How to Write a Job Application Letter
Business communication today seems to be done mainly by email, or over the phone. Some situations, however, require backup certification, or letters and other documents that provide a confirmation of facts, dates, and names.
Although some jobs only require the applicant to fill in a form, important positions applied for often need a submission of a sound and effective job application letter. How to write a job application letter is an act that not only all students of business, commerce, banking, and finance need to learn, but anyone who one day hopes to apply for the position they have always dreamed of.
An application letter is a business document, part of the essential correspondence between applicant and organization, firm or company, institution or various boards and committees that publish a vacancy. It is a paper frequently used in government, commerce, industry, and academia. Students planning to correspond in any undertaking require the understanding of the main points of a job application letter. Writing a correct job application letter is a useful skill for anyone planning to enter an administrative role in any industry or profession.
In order to write a job application letter in the most exact manner, the writer must understand that the letters employers are familiar with nowadays are established gradually to become effectual, succinct and applicable documents.
A successful job application letter addresses all the points stated in the job advertisement. The manner in which a person responds to a commercial announcement alerts recruiters and employers of their capacity, their level of education, personality, and professionalism.
Steps for Writing a Job Application Letter
The traditional format of a business letter applies to most job application letters. The layout is the first aspect that is noticed: those who receive business letters such as cover letters for a job application expect them to be set out in a specific way.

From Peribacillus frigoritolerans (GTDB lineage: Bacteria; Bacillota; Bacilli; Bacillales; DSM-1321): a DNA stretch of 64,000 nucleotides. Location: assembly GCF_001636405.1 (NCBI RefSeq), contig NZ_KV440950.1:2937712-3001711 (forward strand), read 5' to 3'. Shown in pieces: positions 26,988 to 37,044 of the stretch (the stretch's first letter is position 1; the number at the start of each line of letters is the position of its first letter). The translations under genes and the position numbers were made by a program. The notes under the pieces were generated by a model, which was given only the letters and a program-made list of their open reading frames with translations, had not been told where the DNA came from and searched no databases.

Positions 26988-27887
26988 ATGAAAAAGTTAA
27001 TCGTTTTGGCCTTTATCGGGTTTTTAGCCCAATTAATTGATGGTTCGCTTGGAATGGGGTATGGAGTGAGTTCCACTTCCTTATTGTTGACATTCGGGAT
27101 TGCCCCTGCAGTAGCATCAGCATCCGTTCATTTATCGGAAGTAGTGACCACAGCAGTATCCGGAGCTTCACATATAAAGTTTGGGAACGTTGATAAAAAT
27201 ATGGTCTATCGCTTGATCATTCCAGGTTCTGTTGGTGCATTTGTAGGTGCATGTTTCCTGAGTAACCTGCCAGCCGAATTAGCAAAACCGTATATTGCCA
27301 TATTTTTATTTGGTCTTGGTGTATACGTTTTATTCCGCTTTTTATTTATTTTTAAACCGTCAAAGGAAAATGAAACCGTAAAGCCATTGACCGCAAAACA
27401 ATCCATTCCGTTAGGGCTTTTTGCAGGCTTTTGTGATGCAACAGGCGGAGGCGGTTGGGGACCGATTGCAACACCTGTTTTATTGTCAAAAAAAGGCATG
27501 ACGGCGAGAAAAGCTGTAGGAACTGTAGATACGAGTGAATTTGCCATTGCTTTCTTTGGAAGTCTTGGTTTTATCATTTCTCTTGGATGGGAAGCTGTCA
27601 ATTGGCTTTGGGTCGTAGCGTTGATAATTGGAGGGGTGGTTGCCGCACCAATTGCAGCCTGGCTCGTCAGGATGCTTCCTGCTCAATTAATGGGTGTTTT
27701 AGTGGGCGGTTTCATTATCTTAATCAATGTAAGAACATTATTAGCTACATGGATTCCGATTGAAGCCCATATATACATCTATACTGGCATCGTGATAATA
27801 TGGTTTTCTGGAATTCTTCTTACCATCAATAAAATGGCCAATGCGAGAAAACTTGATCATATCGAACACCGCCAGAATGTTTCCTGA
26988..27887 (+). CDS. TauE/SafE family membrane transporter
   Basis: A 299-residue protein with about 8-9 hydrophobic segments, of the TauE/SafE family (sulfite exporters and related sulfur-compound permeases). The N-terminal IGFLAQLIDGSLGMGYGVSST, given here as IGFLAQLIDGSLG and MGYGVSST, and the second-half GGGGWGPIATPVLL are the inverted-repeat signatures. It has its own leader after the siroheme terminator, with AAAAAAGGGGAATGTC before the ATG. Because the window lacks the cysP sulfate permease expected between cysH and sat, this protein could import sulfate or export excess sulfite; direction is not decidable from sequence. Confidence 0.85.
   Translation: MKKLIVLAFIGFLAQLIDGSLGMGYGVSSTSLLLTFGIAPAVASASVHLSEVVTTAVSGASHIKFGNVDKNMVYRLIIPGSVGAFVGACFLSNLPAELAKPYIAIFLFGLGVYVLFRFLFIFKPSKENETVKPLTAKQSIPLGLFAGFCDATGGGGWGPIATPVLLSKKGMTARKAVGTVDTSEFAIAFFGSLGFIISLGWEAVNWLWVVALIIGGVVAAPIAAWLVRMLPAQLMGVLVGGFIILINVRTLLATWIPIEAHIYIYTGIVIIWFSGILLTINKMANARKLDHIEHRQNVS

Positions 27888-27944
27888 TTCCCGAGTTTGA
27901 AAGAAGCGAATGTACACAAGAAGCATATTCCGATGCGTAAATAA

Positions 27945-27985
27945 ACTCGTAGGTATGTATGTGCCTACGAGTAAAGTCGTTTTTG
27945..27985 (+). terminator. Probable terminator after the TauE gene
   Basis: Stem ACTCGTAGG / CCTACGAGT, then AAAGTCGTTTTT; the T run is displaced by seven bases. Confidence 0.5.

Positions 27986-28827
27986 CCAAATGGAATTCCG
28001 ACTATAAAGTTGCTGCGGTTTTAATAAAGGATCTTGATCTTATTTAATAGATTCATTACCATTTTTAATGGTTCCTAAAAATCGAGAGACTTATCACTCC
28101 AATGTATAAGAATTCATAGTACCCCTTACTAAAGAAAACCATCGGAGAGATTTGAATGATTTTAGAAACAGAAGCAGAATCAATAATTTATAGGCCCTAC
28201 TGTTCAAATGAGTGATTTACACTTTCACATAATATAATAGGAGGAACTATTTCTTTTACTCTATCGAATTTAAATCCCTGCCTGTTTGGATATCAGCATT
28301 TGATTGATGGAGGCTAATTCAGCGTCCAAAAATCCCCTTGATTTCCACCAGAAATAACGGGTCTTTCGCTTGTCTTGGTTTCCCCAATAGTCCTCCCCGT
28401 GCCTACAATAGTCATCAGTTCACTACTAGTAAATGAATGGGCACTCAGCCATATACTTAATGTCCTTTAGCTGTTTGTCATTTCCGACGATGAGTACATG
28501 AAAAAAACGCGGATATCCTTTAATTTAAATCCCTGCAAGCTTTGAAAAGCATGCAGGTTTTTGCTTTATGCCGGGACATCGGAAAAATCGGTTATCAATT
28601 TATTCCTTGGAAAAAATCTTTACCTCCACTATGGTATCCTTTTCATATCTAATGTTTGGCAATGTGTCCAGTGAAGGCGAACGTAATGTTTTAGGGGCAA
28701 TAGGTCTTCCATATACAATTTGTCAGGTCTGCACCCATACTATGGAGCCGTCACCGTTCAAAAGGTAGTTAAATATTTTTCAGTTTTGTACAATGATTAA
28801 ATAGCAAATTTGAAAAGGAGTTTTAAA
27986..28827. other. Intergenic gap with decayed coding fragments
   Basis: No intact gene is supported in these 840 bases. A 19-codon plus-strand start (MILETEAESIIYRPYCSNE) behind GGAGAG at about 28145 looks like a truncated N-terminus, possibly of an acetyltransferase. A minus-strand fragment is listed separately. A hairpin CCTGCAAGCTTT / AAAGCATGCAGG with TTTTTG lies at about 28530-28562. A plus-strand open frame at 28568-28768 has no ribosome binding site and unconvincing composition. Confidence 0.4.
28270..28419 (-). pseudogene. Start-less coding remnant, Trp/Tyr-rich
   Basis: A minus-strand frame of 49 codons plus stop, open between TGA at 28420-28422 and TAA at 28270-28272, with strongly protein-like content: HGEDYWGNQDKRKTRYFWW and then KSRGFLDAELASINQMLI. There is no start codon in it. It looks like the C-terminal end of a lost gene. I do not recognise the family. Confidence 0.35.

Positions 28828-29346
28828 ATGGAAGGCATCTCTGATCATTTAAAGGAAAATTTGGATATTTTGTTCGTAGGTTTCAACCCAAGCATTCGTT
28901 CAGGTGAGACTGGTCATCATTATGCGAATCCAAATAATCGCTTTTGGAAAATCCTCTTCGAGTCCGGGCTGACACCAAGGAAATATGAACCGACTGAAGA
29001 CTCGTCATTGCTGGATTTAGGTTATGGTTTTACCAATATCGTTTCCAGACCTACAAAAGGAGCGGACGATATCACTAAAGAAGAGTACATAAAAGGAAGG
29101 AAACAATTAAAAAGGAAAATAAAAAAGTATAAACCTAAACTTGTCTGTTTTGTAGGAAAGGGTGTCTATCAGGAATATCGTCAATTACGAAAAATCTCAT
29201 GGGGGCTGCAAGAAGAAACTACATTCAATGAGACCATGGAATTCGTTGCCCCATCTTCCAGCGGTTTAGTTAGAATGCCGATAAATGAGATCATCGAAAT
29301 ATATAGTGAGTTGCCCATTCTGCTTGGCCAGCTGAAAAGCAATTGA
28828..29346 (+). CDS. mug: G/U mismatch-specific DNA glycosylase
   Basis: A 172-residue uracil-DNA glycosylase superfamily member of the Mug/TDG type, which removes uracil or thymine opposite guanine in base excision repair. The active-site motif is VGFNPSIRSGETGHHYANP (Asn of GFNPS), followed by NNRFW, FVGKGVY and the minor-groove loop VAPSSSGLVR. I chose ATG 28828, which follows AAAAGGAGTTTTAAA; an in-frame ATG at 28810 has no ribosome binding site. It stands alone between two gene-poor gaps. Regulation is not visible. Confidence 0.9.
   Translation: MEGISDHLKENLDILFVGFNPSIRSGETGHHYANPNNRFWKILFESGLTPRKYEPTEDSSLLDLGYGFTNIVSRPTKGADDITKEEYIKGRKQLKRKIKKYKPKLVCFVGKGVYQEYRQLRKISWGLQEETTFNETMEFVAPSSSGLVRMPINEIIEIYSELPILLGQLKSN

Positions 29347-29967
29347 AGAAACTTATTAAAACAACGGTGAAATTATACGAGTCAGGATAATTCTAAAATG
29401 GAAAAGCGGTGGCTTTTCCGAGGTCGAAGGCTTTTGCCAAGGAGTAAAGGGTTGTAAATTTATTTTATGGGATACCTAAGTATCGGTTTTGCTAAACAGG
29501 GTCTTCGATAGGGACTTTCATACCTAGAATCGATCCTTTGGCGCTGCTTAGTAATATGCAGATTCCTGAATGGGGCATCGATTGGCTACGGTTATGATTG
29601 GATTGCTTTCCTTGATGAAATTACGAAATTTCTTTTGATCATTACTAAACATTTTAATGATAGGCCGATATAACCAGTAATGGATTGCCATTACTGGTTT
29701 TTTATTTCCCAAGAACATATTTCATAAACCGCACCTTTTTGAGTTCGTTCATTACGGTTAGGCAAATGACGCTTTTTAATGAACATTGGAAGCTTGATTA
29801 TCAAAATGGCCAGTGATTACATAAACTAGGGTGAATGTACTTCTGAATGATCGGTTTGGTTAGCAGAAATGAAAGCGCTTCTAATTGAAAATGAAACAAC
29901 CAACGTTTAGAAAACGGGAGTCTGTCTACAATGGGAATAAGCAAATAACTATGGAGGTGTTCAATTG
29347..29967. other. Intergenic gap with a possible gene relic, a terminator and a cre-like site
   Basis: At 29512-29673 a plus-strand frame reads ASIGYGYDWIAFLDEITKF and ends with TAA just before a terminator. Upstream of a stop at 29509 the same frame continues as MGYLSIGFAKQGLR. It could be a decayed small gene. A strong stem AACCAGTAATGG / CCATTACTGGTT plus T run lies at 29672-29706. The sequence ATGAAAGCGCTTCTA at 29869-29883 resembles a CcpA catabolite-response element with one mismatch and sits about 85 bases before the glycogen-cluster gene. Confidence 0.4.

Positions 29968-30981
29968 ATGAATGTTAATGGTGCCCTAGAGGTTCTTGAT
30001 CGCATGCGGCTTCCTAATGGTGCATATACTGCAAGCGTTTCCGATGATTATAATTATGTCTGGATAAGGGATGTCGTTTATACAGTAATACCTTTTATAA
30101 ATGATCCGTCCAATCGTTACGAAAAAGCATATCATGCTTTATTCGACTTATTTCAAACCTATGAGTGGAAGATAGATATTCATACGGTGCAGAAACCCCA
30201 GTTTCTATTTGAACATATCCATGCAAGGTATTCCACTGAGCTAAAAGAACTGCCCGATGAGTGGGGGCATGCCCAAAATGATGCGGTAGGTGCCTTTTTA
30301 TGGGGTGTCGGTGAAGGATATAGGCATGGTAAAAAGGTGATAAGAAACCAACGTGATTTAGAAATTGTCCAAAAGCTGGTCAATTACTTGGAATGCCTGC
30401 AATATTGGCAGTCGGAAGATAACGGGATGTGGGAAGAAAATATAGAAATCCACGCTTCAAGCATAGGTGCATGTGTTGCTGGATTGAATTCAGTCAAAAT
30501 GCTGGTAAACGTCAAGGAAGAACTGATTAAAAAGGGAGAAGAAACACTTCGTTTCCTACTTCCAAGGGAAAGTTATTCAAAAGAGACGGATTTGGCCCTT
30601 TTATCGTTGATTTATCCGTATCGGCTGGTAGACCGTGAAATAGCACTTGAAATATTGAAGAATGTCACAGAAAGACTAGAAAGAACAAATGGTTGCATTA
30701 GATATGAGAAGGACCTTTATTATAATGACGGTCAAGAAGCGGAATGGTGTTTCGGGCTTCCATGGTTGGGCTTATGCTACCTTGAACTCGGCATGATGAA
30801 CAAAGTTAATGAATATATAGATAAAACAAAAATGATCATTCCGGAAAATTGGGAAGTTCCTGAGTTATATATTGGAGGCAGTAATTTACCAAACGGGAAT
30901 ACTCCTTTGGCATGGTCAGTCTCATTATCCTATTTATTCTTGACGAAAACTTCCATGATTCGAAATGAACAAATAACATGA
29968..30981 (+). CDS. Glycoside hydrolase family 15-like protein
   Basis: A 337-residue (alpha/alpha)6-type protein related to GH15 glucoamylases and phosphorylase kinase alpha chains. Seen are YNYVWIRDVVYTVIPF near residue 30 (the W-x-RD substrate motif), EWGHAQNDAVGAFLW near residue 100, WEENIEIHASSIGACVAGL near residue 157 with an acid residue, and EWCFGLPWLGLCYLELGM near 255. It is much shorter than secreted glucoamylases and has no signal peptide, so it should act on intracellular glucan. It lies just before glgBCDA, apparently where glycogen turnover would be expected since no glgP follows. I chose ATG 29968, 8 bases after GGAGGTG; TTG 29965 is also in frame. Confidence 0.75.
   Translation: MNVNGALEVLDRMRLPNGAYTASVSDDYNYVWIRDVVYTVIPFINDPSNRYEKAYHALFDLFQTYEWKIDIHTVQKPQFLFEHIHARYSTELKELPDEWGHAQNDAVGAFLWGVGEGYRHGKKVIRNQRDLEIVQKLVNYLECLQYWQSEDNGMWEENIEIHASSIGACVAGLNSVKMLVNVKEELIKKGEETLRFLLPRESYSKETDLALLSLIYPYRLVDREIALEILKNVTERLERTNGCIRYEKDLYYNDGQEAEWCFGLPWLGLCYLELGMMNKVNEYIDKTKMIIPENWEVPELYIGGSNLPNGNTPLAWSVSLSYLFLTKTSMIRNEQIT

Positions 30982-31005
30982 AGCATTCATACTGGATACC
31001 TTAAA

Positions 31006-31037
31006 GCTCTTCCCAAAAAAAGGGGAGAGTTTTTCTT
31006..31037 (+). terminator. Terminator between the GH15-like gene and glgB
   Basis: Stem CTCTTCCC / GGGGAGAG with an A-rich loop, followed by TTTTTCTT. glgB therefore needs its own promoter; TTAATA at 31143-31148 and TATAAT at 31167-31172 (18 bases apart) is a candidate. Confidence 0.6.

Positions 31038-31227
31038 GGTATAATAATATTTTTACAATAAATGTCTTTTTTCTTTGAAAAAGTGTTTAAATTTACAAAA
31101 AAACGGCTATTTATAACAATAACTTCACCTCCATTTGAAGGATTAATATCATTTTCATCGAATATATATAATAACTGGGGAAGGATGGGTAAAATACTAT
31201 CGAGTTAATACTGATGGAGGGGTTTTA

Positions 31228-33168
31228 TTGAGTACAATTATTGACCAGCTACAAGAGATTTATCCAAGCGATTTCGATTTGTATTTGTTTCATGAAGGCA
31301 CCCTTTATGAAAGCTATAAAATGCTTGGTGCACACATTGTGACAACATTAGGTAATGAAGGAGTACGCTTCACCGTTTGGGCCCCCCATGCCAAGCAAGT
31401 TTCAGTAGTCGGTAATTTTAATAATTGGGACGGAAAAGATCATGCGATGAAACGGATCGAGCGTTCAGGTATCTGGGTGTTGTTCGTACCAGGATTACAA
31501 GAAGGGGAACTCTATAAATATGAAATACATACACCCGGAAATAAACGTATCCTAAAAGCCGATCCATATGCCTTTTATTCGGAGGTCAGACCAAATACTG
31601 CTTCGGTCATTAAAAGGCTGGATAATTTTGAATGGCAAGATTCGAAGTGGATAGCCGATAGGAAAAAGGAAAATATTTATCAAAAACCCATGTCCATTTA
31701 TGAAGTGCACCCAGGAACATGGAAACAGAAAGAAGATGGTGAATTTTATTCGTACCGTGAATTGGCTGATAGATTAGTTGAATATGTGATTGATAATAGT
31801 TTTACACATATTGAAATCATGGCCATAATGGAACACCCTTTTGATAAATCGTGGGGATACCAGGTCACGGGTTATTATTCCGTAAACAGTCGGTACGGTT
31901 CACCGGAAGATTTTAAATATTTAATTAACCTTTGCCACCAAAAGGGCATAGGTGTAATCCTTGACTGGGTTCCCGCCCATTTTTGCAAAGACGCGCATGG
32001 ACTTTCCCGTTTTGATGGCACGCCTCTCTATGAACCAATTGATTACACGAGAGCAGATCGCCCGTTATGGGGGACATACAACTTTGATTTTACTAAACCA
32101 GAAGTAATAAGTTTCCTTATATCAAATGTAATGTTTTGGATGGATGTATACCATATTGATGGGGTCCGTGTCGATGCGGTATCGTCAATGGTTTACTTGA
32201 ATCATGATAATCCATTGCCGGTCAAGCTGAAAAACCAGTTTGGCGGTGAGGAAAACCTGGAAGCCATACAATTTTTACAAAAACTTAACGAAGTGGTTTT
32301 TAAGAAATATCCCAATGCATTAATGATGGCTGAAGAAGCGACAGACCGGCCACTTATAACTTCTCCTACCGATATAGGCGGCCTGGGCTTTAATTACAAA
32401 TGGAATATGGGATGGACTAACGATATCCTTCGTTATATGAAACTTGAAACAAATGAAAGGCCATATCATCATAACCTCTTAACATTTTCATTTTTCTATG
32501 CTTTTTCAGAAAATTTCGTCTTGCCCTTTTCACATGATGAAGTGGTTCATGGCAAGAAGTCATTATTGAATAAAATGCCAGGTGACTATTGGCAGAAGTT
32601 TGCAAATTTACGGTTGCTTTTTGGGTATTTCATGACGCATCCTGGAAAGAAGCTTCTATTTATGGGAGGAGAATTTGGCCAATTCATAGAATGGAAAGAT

If the document is set appropriately, the employer or recruiter concentrates on the content and meaning. If your arrangement on the sheet of paper seems incorrect, unusual or non-traditional, the prospective employer will be distracted.
- Understand the format, and fill in the content according to that form.
- Make a list of all the information to go in the letter.
- Be brief, so that the letter can fit onto a single page. Set out the text with wide margins. Position your address, the employer’s address, and the subject of the letter in the correct spaces. The subject must be centered at the top.
- Start by stating the reason for the letter.
- Contain the important parts in three paragraphs to ensure the main points are clear.
- Most job application letters have no letterhead, because they originate from an individual. The message must be placed in the middle, underneath the applicant’s address on the right, between a greeting and a salutation.
- The greeting starts, “Dear [Name]”. Always address the employer by their formal name. It is “Dear Jones Firth,” not “Dear Jones.”
- The salutation must be formal, such as “Best regards,” or “Thank you for your time and consideration”.
- Type your full name in upper case below your legal signature, if necessary.
- Job application letters are customarily formatted in block style without indents, with all lines aligned left. Aligning all paragraphs to the left is more legible than full justification.
Key Points to Consider
- It is not wise to use slang, technical jargon, abbreviations, contractions, or unexplained acronyms in a job application. Neither is it appropriate to use a conversational tone. Job application letters are serious documents often used as material evidence or commercial certification.
- A job application letter has its own appropriate tone and attitude: assertive but unassuming, confident but not arrogant or conceited. It is improper to write overly long sentences full of pretensions or self-satisfying phrases.
- Personal items, such as family news or casual felicitations, should be omitted,
- Always state the reason for the application, the job in question, where you found the announcement, and why you think you are the person most suitable to take up the position.
Dos and Don’ts
- Omitting to request an interview. Do this in the last paragraph and be firm and clear. Being demanding or rude is also a mistake.
- Long-winded paragraphs.
- Being sycophantic or fawning.
- Text that does not match the occasion and the establishment you approach. Avoid colloquialisms and slang. Remember that a well-mannered message is always most effective.
- The most frequent mistake made in job application letters is to flout convention and place paragraphs, addresses, or salutations in the wrong place.
- Incorrectly-spaced paragraphs, or a job application letter with more than two paper folds.
- Insufficient clarity about the position for which you are applying. In addition, people often omit to state their qualification for it, or ask to speak personally with the person in charge.
Now that you have acquainted yourself with the basic job application letter writing tips and rules, you can check out our best job application letter samples to link theory with practice.